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City in the district of Lydia in Asia Minor. The disciple Lydia, of Philippi, was from this city, which was famed for its dyeing. It is not known how the church was formed there, but it was chosen as one of the seven representative churches to which the Revelation was sent, with the special message addressed to this church (Acts 16:1414And a certain woman named Lydia, a seller of purple, of the city of Thyatira, which worshipped God, heard us: whose heart the Lord opened, that she attended unto the things which were spoken of Paul. (Acts 16:14); Rev. 1:1111Saying, I am Alpha and Omega, the first and the last: and, What thou seest, write in a book, and send it unto the seven churches which are in Asia; unto Ephesus, and unto Smyrna, and unto Pergamos, and unto Thyatira, and unto Sardis, and unto Philadelphia, and unto Laodicea. (Revelation 1:11); Rev. 2:18,2418And unto the angel of the church in Thyatira write; These things saith the Son of God, who hath his eyes like unto a flame of fire, and his feet are like fine brass; (Revelation 2:18)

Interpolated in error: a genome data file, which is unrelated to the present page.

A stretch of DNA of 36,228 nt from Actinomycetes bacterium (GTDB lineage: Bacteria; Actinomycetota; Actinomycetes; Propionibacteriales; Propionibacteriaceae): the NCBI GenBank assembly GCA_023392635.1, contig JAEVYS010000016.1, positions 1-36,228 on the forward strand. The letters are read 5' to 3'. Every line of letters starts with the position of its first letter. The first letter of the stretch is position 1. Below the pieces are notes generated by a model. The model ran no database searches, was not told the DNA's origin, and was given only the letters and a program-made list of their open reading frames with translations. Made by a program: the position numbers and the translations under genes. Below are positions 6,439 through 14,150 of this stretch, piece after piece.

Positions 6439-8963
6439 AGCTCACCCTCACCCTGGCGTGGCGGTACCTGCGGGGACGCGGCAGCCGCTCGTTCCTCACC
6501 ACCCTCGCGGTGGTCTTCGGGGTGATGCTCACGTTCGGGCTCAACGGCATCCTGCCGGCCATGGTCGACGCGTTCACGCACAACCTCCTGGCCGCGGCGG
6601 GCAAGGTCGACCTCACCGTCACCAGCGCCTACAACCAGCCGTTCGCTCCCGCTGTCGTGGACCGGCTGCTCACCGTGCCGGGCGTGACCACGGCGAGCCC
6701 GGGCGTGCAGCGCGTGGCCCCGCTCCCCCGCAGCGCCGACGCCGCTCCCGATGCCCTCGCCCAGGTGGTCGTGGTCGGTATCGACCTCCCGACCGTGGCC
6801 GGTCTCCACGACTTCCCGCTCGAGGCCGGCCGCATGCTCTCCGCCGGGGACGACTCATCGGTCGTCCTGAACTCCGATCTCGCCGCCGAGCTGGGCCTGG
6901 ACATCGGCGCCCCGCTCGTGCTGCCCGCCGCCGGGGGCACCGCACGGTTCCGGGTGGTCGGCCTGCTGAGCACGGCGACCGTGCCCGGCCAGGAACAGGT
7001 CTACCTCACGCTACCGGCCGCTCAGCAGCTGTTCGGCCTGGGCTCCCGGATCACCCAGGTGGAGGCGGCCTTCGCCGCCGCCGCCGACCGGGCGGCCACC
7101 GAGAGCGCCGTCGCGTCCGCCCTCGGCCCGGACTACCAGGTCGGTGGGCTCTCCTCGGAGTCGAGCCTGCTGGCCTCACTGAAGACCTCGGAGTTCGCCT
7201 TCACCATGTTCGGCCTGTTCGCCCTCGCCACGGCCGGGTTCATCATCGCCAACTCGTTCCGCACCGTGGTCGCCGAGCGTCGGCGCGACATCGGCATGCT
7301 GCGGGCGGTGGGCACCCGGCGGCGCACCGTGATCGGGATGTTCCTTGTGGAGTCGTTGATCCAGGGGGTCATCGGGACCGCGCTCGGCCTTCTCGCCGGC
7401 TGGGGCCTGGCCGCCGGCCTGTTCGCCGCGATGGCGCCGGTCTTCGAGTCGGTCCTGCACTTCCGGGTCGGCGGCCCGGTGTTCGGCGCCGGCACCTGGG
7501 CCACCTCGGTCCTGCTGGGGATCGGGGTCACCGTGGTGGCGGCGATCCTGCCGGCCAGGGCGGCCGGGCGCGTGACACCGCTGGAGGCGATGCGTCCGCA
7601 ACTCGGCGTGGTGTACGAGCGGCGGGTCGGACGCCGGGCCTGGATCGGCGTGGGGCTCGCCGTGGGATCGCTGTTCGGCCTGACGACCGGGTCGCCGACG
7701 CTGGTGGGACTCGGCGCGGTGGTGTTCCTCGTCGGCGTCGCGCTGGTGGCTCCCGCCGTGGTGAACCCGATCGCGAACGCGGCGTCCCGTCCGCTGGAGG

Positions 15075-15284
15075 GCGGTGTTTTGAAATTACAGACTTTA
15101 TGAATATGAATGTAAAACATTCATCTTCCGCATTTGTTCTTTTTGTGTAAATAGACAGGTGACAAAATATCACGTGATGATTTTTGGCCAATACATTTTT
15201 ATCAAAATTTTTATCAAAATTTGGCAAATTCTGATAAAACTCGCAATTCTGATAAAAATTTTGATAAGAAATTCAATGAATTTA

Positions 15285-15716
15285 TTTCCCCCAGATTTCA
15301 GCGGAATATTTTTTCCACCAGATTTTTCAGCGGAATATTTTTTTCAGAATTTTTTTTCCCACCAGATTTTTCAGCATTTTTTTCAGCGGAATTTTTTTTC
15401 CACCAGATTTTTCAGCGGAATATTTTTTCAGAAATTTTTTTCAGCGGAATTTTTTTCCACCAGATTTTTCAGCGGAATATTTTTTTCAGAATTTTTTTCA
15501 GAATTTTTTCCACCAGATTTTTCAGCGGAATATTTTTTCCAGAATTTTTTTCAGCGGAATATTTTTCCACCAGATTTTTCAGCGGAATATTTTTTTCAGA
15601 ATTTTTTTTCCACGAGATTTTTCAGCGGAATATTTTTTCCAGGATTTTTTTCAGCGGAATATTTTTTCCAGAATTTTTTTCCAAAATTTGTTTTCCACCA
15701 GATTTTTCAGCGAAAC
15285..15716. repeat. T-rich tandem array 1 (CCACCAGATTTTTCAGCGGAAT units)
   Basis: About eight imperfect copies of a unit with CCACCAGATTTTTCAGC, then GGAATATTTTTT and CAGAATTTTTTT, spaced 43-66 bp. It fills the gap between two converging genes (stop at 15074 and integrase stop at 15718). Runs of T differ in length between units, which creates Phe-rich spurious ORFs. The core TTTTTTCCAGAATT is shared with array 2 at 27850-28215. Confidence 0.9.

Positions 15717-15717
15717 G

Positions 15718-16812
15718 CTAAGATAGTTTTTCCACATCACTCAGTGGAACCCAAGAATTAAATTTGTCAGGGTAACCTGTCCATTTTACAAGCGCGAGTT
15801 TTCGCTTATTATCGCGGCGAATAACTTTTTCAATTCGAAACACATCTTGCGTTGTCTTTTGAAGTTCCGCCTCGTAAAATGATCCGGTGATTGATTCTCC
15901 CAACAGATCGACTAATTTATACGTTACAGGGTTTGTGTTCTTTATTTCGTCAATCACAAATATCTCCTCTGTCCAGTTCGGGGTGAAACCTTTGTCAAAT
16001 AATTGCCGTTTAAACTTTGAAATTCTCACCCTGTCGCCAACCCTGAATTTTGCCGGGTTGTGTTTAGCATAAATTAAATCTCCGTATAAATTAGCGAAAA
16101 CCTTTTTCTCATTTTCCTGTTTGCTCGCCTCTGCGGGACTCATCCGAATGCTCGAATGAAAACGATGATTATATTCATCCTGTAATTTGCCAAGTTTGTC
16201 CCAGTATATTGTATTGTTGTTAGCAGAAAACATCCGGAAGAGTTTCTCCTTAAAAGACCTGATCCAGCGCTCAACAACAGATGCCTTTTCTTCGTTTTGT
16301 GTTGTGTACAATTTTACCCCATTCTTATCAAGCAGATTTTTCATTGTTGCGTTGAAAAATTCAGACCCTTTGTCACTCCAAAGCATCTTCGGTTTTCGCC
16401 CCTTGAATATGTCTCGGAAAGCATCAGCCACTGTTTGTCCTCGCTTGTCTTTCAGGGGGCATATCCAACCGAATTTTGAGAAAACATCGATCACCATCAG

24But unto you I say, and unto the rest in Thyatira, as many as have not this doctrine, and which have not known the depths of Satan, as they speak; I will put upon you none other burden. (Revelation 2:24)
). See REVELATION. The city was founded by Seleucus Nicator, who during the war with Lysimachus stationed a colony of Macedonians there. At the commencement of the Christian Era there was a preponderance of the Macedonian element in the population. A modern record gives the inhabitants as about 6,000, consisting of Greeks, Armenians, and Turks. It is now called Ak-hissar; the houses are chiefly built of mud, and there are no ancient ruins.